The recruitment process is a long journey that is made up of many important aspects, one of the most important being made up of two types of phone calls; the phone call to the successful candidate and the phone call to the unsuccessful candidate. Despite this, getting back to unsuccessful candidates is something that many employers and recruiters don’t seem to find necessary.
It is no secret that calling a candidate and offering them a position is much easier than calling them to inform them that they were unsuccessful. However, to put your own comfort above the comfort of the candidates would be selfish. While you are avoiding an awkward phone call, they are waiting to hear back from you. Don’t leave them in a state of uncertainty based on the assumption that they will understand that ‘the silence can only mean one thing’. There are plenty of people who interpret ‘no news as good news’.
I recently sat in on a number of phone calls during a recruitment process coordinated by my manager for learning and development purposes. I was expecting the phone call to the unsuccessful candidate to be extremely unpleasant and awkward, I was wrong. The person on the other end of the line was polite and grateful that my manager had rang. She was very interested in receiving feedback and was excited to use this feedback to better herself in her future interviews. She was just as polite as when I had called her to invite her to an interview. This experience allowed me to get an understanding of why an email is not good enough in these situations. It is a conversation that needs to be had, and a conversation that doesn’t necessarily have to be unpleasant.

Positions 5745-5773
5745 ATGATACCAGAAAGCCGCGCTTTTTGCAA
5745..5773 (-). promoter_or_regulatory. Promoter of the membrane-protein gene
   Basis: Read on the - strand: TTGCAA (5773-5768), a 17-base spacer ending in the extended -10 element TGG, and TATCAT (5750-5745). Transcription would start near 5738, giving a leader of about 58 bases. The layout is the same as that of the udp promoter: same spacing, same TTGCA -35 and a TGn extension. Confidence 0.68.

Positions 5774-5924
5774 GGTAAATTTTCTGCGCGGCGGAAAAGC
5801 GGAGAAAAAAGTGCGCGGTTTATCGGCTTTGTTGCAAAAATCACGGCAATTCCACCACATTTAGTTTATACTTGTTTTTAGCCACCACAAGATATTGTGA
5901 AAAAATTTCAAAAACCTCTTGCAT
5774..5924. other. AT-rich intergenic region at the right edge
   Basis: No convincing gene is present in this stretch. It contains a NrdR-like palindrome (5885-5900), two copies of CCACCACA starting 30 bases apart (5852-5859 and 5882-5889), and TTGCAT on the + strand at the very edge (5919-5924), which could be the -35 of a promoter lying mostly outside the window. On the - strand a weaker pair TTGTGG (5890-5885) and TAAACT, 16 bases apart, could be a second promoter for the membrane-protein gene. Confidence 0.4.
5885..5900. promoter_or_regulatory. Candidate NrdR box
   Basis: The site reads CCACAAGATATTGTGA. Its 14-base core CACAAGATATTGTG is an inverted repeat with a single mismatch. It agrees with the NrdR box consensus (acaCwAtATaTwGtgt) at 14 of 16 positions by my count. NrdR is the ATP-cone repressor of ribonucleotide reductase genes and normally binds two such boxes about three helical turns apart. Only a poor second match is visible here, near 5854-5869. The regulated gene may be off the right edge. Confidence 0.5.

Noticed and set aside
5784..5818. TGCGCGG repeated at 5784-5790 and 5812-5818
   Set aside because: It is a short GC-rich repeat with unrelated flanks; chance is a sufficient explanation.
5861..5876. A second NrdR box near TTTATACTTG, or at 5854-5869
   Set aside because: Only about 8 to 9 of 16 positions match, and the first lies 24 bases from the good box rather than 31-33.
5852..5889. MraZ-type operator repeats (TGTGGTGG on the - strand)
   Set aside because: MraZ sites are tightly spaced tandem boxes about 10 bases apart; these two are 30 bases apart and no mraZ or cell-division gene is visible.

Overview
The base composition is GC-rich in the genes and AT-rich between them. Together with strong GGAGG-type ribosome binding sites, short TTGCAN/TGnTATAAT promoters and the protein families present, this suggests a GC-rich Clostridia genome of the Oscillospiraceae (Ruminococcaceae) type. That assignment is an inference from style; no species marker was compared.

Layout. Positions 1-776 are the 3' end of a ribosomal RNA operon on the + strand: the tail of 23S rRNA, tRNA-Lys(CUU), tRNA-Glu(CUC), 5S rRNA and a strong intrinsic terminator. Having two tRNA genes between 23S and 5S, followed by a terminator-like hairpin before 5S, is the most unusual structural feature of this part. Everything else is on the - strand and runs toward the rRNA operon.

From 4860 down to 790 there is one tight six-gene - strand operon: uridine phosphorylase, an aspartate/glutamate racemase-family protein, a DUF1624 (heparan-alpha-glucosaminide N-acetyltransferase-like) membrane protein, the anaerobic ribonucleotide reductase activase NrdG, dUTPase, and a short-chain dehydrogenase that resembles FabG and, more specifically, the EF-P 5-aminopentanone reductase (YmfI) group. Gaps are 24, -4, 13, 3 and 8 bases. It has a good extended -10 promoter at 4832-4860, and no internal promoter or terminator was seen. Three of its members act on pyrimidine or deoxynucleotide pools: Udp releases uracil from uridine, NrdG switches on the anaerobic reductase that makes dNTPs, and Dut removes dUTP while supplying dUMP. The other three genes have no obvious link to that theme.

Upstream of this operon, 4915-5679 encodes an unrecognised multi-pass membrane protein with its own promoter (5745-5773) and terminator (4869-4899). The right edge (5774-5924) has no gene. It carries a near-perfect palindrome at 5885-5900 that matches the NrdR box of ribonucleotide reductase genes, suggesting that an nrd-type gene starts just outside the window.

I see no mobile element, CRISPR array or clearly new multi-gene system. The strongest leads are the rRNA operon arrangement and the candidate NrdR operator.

Instead of causing yourself dread and avoiding these phone calls, change your perspective. View it as an opportunity to provide the candidate with useful feedback that will assist them in their future endeavours. While disappointed, the candidate will be grateful for the opportunity. Understand that this person was interested in your business and went through the trouble of preparing an application and undergoing the interview process (most likely taking time off work to do so). Aim to provide the candidate with an experience just as good as the experience you would aim to provide a client or customer.
By refusing to provide the common courtesy of getting back to unsuccessful candidates, you are simply unnecessarily burning a bridge and damaging your reputation as a professional business in the market. You are needlessly relaying to the candidate that they are not worth a phone call and eventually, this will tarnish your employer brand.